Reply

  50. nadine says:

    “That is such an absurdly dishonest characterization of the subject
    article, that I can’t imagine why anyone would bother to read
    anything else that you have written.”
    Show me where Ephraim Karsh characterized the IP conflict as “urgent” as Nir Rosen said.

    Reply

  51. nadine says:

    thankgodimatheist, nobody could buy most of Palestine because over 80% of the land has been owned by the government since Ottoman times. It’s a legacy of Ottoman mismanagement…when the landowners couldn’t pay taxes, the sultan took ownership. So the percentage of Palestine that was owned by non-Jews was perhaps 15%. Now, whose characterization is more “dishonest”?
    My point was that the Zionists did not come in with an army to try to conquer land…they came in with a checkbook to try to buy it. The armies were Arab that tried to wipe them out…not “Palestinian” but Arab. Had the Israelis lost in 1948, there would have been no Palestine created…that UN partition vote you guys like, the Arabs absolutely refused it.

    Reply

  52. thankgodimatheist says:

    That is such an absurdly dishonest characterization of the subject
    article, that I can’t imagine why anyone would bother to read
    anything else that you have written.
    Tony C
    —————-
    It’s a job, Tony, whether paid or not, they approach it as a job ..GYUS fellows are always out and about spreading the same hasbara lines that have been debunked over and over again..Desperate and hopeless.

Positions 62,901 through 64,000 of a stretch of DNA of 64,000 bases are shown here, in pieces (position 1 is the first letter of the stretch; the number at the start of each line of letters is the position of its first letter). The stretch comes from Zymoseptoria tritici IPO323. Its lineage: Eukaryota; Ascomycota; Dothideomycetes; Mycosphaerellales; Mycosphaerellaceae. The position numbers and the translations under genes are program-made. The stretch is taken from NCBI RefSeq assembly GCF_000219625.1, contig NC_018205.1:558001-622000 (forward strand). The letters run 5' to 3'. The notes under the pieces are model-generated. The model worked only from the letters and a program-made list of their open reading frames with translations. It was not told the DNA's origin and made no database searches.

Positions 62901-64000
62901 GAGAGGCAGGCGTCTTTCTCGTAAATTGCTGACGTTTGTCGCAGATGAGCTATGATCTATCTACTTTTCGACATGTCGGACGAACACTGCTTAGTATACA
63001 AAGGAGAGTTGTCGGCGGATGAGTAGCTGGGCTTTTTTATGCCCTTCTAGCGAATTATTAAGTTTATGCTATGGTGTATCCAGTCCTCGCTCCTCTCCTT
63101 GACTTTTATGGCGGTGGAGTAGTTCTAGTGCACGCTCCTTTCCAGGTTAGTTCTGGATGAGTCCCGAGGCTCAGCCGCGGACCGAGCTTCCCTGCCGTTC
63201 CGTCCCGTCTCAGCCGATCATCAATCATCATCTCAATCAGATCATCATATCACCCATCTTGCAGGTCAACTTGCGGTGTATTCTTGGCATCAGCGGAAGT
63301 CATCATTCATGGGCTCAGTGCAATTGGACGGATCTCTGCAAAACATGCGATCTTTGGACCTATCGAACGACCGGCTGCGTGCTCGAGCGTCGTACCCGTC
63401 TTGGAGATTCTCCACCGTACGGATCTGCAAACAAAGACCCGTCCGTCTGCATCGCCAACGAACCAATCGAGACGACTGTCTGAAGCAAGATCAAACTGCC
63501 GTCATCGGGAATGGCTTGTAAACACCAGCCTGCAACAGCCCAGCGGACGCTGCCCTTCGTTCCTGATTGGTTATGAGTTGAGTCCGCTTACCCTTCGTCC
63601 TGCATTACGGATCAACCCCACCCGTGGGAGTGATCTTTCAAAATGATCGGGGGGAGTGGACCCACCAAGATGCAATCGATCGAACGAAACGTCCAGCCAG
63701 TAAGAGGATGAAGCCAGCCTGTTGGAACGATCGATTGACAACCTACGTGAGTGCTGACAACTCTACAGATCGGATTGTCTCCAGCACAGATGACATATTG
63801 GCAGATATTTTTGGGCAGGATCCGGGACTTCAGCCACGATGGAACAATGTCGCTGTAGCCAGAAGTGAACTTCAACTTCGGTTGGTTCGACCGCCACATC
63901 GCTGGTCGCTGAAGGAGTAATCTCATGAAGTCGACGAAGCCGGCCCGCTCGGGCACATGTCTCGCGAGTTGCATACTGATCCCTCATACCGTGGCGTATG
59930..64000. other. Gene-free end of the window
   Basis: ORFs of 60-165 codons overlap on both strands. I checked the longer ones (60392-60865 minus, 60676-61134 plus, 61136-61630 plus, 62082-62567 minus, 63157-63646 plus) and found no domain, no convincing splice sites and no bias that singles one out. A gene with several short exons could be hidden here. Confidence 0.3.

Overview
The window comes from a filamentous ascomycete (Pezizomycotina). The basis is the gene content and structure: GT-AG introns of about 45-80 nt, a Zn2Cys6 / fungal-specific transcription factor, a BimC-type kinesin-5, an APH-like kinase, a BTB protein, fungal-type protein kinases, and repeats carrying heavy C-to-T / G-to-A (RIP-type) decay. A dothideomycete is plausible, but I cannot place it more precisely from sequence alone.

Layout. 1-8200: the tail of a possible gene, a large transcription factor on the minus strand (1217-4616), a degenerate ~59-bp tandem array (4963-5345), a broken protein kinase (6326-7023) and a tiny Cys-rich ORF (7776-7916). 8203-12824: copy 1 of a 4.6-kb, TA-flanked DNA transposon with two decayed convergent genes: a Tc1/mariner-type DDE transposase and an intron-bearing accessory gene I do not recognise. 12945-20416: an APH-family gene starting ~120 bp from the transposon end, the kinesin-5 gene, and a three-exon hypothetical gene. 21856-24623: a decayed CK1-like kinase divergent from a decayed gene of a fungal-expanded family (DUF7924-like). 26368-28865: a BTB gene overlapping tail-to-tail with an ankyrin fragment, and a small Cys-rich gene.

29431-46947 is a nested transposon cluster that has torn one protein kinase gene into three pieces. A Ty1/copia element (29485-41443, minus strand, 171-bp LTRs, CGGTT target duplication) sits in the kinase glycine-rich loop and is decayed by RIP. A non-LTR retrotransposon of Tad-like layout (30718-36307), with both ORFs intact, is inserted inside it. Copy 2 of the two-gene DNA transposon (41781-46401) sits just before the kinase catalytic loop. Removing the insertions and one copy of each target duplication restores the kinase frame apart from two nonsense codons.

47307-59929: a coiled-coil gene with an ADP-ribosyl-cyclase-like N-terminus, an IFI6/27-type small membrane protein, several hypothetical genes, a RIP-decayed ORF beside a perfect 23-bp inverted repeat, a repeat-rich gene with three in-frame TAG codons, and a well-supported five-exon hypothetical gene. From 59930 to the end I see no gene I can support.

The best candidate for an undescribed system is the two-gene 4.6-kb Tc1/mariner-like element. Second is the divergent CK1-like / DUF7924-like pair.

Reply

  53. Tony C. says:

    “This seems to upset Nir Rosen to the extent that he lets loose
    with one ad hominem after another, rather than address the
    arguments, which he appears not to have read.”
    Nadine -
    That is such an absurdly dishonest characterization of the subject
    article, that I can’t imagine why anyone would bother to read
    anything else that you have written.

    Reply

  54. thankgodimatheist says:

    “The Jews did not “reclaim” Israel – though they certainly maintained both a presence and a cultural and religious attachment to the land – they baught(sic)it…
    Nadine
    ————-
    ouch!! That’s a classic (and wrong) hasbara line:
    Shlomo Ben-Ami the Israeli historian and ex foreign minister under Ehud Barack author of “Scars of War, Wounds of Peace” answers Amy Goodman’s question:
    “…as a whole, I think that not more than 6 or 7% of the entire surface of the state of Israel was bought”
    Here: